The UK’s Pensions Infrastructure Platform (PIP) has added a solar investment fund to its portfolio as it builds up internal capacity and awaits regulatory approval to become a fully fledged asset manager.

The PIP was set up, backed by the National Association of Pension Funds (NAPF), in 2011 as a method of channelling pension fund investment into UK infrastructure, avoiding the market fee structure and general partner/limited partner set-ups.

After making its first allocations in public/private partnership (PPP) infrastructure equity assets in 2014, the PIP is set to finalise its approval from the Financial Conduct Authority (FCA) and begin managing assets in-house.

Mike Weston, chief executive at the PIP, said gaining authorisation would be the third and final key stage in the fund’s long-term plan to become a ‘one-stop shop’ for pension fund infrastructure investment.

“It is important we do everything we have to do in describing this novel concept [to the FCA],” he said.

“We should benefit by the fact we are investing in very simple products – real tangible assets, not complex structured derivative instruments.

“We might lose in consideration by [the PIP’s] being a new, different structure with founding investor pension schemes backing the concept.”

For the FCA authorisation, Weston said it was essential to have appropriate people within the company, adding that it was currently recruiting for an investment director with direct dealing experience in infrastructure assets.

There are also plans to add a head of risk function and investment analytical support for the team.

Weston said headcount would grow as assets under management did.

The PIP is also set to launch a multi-strategy infrastructure investment fund, which has been already developed by the organisation and will be launched once FCA authorisation is given.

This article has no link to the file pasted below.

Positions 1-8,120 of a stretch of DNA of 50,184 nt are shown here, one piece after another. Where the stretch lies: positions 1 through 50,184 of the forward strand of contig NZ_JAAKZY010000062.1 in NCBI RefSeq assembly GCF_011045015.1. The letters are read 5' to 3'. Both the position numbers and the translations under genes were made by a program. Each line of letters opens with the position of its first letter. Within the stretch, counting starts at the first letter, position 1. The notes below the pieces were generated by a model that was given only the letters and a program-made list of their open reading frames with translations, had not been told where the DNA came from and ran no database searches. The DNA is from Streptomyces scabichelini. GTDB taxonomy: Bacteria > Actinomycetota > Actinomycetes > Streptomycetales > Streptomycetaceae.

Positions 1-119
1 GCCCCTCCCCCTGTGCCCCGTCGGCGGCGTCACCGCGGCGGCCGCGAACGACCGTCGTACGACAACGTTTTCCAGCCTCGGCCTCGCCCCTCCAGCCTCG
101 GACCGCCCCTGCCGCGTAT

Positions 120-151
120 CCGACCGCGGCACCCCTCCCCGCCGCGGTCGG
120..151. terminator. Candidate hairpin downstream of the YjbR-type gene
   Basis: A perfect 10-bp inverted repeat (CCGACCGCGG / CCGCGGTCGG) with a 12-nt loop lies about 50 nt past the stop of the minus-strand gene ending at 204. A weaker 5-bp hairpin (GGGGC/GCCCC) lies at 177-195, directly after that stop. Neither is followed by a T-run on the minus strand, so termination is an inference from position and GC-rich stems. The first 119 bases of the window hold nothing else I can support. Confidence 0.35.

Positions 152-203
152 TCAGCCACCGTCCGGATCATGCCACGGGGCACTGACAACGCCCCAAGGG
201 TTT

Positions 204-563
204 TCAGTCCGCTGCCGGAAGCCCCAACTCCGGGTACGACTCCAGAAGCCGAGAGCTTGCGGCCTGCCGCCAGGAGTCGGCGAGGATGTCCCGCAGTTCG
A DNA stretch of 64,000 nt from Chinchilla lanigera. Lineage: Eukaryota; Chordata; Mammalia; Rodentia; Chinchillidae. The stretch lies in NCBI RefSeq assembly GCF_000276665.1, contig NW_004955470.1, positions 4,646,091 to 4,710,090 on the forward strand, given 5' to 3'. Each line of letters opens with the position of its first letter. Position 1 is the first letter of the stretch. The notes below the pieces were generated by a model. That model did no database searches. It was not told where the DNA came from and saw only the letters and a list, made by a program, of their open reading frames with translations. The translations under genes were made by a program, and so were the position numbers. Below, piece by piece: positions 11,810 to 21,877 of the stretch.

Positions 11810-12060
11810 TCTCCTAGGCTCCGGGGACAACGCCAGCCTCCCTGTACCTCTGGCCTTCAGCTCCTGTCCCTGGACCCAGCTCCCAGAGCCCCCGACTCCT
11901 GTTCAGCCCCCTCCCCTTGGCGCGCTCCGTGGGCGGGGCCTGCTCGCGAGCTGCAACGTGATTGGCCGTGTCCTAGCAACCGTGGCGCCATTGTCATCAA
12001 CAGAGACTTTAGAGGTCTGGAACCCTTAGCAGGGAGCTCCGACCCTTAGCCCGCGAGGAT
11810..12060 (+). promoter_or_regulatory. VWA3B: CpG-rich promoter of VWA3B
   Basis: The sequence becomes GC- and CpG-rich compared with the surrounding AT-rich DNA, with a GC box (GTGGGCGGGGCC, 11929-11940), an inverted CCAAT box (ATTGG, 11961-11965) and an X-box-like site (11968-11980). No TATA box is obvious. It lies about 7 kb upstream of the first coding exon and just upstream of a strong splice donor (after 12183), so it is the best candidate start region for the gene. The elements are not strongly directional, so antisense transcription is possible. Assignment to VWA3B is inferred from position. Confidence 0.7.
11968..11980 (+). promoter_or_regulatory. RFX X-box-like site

Over the long term, Weston said he expected the PIP to hold a mixture direct and indirect investments – using the two external funds as a starting point.

In addition to the PPP Equity Fund, managed by Dalmore Capital, the PIP has arranged to host Aviva Investors’ Solar PV fund, which invests in solar panels and power generation.

The Dalmore fund has already invested £255m (€209m) of PIP founding investor capital in 42 assets and increased the cap of the fund to £600m, which will close in September this year.

Dalmore said it expected to increase its fund AUM from £350m currently to £500m by April, while the solar fund has yet to be launched but has a cap of £250m.

Weston also said the PIP would like to grow and become more able to invest in large-scale UK infrastructure projects and that discussions had taken place over a bid for the Thames Tideway Tunnel, a £4.8bn project to update London’s ageing sewer network.

The PIP originally set its target size of £2bn based on £200m commitments from its original 10 founding members.

Weston admitted there was a long way to go to raise the capital.

However, he said the “controlled expansion” of the platform would allow for this to happen.

He also said the PIP was working on the challenge of being able to accept commitments of any size from UK pension funds – and that assets would match those required by insurance companies so pension schemes could still approach buyouts.

Only five of the 10 founding investors have committed capital to the Dalmore PPP Equity fund, as three funds left the platform altogether, and two refrained from infrastructure equity.

Read Taha Lokhandwala’s analysis on how the PIP and similar projects in Europe are working for pension funds